Late last week the Office of the U.S. Trade Representative (USTR) published a Federal Register notice requesting public comments that identify online and physical markets based outside the U.S. that should be included in the 2018 Notorious Markets List. Under Special 301, the Notorious Markets List identifies marketplaces “that reportedly engage in and facilitate substantial copyright piracy and trademark counterfeiting.” Written comments are due 1 October and rebuttal comments and other information are due 15 October. IPO Committees will be studying the notice.

IPO ADDS MEMBER TO INTELLECTUAL PROPERTY CONSTITUENCY DELEGATION

JENNY GREISMAN (IBM Corp.), Chair of the IPO U.S. Trademark Office Practice Committee, has joined IPO’s delegation to the Intellectual Property Constituency (IPC). The delegation also includes longtime voting member DAVID A. EINHORN (Scarinci Hollenbeck). The IPC describes itself as representing “the views and interests of the intellectual property community worldwide at ICANN.” The IPO IPC delegation is focusing on issues such as the reinstatement of access by trademark and copyright owners to meaningful, searchable WHOIS information.

Jenny Greisman David Einhorn

THIS WEEK ON IPO’S IP CHAT CHANNEL™: AFTER RPX: PRIVITY, RPI AND ESTOPPEL IN AIA POST-GRANT PROCEEDINGS

Tune in to the IP Chat Channel™ on Thursday, 23 August at 2:00p.m. ET to learn about the recent Federal Circuit decision in Applications in Internet Time (AIT) v. RPX, an appeal from a PTAB IPR decision. That opinion found that the PTAB took an “impermissibly shallow” look at evidence presented by the patent owner about the relationship between the petitioner and another party. AIA estoppel provisions involving district court and ITC litigation apply not only to entities that are directly involved in adversarial proceedings, but also to privies. Likewise, in many IPRs, questions of real party in interest and/or privity are not limited to the business model of defensive groups, but are also raised by common fact patterns in supplier-customer relationships, indemnities, mergers & acquisitions, and use of the same counsel.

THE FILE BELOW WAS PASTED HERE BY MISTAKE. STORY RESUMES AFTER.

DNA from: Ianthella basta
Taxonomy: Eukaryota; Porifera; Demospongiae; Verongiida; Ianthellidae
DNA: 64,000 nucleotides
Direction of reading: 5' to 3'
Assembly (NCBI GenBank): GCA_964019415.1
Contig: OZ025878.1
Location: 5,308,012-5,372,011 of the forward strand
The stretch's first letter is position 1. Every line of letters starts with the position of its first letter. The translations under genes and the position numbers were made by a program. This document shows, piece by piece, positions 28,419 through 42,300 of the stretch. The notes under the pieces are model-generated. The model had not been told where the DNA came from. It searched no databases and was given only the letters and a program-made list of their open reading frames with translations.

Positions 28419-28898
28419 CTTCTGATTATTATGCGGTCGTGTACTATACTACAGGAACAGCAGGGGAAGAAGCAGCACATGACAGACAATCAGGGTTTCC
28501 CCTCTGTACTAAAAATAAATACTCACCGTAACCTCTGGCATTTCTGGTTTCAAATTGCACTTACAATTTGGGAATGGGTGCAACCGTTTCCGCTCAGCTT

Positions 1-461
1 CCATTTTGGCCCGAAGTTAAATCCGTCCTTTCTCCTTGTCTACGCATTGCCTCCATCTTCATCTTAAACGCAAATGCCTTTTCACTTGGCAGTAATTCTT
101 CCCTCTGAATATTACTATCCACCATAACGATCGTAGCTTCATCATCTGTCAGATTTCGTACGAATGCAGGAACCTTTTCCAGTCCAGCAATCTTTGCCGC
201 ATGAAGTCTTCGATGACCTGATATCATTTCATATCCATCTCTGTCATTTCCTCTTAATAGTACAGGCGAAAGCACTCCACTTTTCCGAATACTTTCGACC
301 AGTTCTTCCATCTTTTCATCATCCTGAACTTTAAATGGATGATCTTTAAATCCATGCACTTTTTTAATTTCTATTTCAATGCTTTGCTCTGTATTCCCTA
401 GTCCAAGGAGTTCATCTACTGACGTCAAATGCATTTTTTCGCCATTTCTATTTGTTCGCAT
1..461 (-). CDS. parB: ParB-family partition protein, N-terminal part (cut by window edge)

Our panel includes ELDORA ELLISON (Stern Kessler Goldstein & Fox P.L.L.C.), a PTAB specialist with extensive experience representing patent owners; CRAIG COUNTRYMAN (Fish & Richardson P.C.), a veteran patent litigator; and GREGORY CASTNIAS (Jones Day), an appellate lawyer who recently represented a client at the Supreme Court in a case that changed PTAB practice. They will discuss:

  • The relationship of privity issues with the time bar under § 315(b) and the ongoing impact of the en banc Federal Circuit decision in Wi-Fi One v. Broadcom Corp. that found time-bar determinations reviewable;
  • How patent owners can take advantage of the RPX decision and what changes may it require in the business models of some frequent IPR petitioners;
  • The options for patent owners who previously lost on privity issues at the PTAB or were denied discovery; and
  • The widely reported expectation that Wi-Fi One will file a petition for certiorari with the U.S. Supreme Court—as well as its efforts before the PTAB to raise the issue of a relationship alleged to be subject to the § 315(b) time bar.

IP Chat Channel™ webinars are recorded and available on our website after the live webinars. CLE granted in many states.


Law & Advocacy

Friday, February 21, 2014

2014 USPTO BUDGET WILL ALLOW HIRING, SATELLITE OFFICES

During the quarterly meeting of the USPTO’s Patent Public Advisory Committee (PPAC), Chief Financial Officer TONY SCARDINO reported that the 2014 appropriations bill signed in January funds the USPTO at $3.024 billion – $90.8 million above the fiscal 2013 enacted level and $238.3 million above the fiscal 2013 sequestration level. The budget will allow the USPTO to hire 1,000 patent examiners and 63 administrative patent judges and provides funding related to opening satellite offices in San Jose, Denver, and Dallas. Projected 2014 spending is estimated at $2.948 billion. The White House will release its fiscal 2015 budget on March 4.